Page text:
The Affordable Care Act saves money for states and health care providers
The ACA is a partnership between states and the federal government, with significant funding flowing to states. Minnesota receives about $2 billion per year in federal funding for Medicaid expansion coverage and MinnesotaCare.
For context, $2 billion is the equivalent of about 8 percent of the state’s general fund budget for the current fiscal year – a significant chunk of change.
The ACA also helps hospitals recoup their costs since more people have insurance to pay the bills. Uncompensated care – health care that hospitals provide but do not receive payment for – has decreased by about 17 percent in Minnesota since the ACA was implemented. That consequently keeps costs down for everyone.
The Affordable Care Act helps address racial disparities
While Minnesota boasts high marks for the number of us who have health insurance and access to care, this masks shameful racial disparities. The Affordable Care Act helped reduce some of these persistent disparities in health insurance coverage and access to health care; expanding Medicaid was particularly influential in narrowing the gap in health care coverage. However, inequities persist: while only 4.9 percent of Minnesotans lack health insurance as of 2019, 9.4 percent of Black Minnesotans and 16.6 percent of Latino Minnesotans go without health insurance.
If the ACA is struck down and the Medicaid expansion is eliminated, the loss of coverage would fall disproportionately on people of color. This would be especially harmful during the COVID-19 pandemic, where the worst health outcomes are affecting people of color more than their white neighbors. Eliminating the ACA would worsen disparities in access to health care and health outcomes for BIPOC (Black, Indigenous, and People of Color) families and community members.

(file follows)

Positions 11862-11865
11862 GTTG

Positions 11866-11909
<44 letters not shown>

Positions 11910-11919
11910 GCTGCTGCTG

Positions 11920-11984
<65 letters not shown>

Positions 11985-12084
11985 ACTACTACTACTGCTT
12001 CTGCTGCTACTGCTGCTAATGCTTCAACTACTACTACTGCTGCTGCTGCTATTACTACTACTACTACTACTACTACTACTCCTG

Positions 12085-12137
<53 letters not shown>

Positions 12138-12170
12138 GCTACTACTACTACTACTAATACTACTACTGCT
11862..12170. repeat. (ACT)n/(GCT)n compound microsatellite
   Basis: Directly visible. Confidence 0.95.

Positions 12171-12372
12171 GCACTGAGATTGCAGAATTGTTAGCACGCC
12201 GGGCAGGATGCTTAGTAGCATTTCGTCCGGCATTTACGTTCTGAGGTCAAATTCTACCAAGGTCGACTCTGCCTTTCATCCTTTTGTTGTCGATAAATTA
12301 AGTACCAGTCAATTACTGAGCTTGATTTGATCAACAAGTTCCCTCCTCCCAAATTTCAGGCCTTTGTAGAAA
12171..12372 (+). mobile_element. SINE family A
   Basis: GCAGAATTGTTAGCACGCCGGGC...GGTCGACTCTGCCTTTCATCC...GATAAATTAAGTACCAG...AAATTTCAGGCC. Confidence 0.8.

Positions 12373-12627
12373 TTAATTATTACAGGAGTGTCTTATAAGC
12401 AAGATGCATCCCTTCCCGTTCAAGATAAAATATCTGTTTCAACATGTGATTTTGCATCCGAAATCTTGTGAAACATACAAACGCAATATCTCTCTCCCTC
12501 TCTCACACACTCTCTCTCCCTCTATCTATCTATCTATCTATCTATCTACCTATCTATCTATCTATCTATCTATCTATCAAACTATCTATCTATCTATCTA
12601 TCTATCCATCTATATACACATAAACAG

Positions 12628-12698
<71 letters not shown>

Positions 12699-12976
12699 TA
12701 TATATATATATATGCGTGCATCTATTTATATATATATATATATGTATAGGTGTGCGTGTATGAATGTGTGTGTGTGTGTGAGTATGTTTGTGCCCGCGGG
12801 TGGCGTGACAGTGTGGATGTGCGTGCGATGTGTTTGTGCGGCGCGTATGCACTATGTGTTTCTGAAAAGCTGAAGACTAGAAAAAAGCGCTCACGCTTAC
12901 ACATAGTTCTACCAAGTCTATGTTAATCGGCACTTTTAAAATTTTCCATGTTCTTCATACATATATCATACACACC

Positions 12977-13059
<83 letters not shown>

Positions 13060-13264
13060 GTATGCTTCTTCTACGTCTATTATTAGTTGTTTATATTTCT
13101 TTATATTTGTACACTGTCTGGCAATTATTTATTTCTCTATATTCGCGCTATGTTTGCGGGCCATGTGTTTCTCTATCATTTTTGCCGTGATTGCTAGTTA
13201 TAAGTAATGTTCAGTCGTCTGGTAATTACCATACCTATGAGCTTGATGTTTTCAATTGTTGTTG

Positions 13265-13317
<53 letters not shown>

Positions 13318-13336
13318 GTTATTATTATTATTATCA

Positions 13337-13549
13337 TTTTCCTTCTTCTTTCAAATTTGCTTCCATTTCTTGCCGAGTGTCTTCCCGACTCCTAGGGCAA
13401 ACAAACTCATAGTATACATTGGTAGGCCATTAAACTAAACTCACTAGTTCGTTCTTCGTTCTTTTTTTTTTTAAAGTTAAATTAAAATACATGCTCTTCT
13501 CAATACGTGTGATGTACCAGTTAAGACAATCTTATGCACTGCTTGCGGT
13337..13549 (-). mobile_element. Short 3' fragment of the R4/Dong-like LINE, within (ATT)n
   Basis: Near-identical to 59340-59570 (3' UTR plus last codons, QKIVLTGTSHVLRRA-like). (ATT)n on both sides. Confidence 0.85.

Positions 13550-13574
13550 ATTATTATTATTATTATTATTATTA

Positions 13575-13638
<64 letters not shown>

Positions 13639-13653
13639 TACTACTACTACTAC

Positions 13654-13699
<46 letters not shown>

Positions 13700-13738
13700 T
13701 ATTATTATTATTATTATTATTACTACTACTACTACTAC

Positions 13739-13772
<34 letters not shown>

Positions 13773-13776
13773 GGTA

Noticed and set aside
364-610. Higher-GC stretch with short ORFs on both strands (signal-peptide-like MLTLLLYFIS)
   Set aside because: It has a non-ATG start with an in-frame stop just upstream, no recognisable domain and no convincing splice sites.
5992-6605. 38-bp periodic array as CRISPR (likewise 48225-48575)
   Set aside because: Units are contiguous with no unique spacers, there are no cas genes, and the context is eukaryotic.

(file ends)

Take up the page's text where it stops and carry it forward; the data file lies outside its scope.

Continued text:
The Affordable Care Act has benefits well beyond health care
While the ACA primarily means more of us have affordable health care, its benefits extend to many aspects of life.
For example, in states that have expanded Medicaid – like Minnesota – research demonstrates improvements in financial security, demonstrated by less debt sent to collection agencies and 20 percent fewer housing evictions. Additionally, people report that affordable health care makes it easier to look for work and go to work. This may be due to appropriate treatment of chronic health conditions (like diabetes) that are more easily managed proactively, rather than reactively when there is an emergency. Kids who get coverage through Medicaid see a host of positive outcomes, including better health when they grow up, higher rates of high school and university graduation, and higher wages leading to more contributions to our public goods in the form of progressively structured taxes as adults.
Access to health care is even more important during a pandemic
Ensuring that people can get the health care they need when they need it is always important and produces deep and diverse positive outcomes. But health care is even more critical during a pandemic that has killed hundreds of thousands of Americans. Since February 2020 (just before the pandemic hit our state), the number of Minnesotans enrolled in Medicaid managed care has increased by over 19 percent. That’s more than 160,000 Minnesota friends and neighbors who were able to get affordable health care.
Across the United States, approximately 5 million essential or front-line workers use Medicaid to get the health care they need.
Now is not the time to take away a critical source of health care. Now is the time to make sure that all of us can get the health care we need.
By Betsy Hammer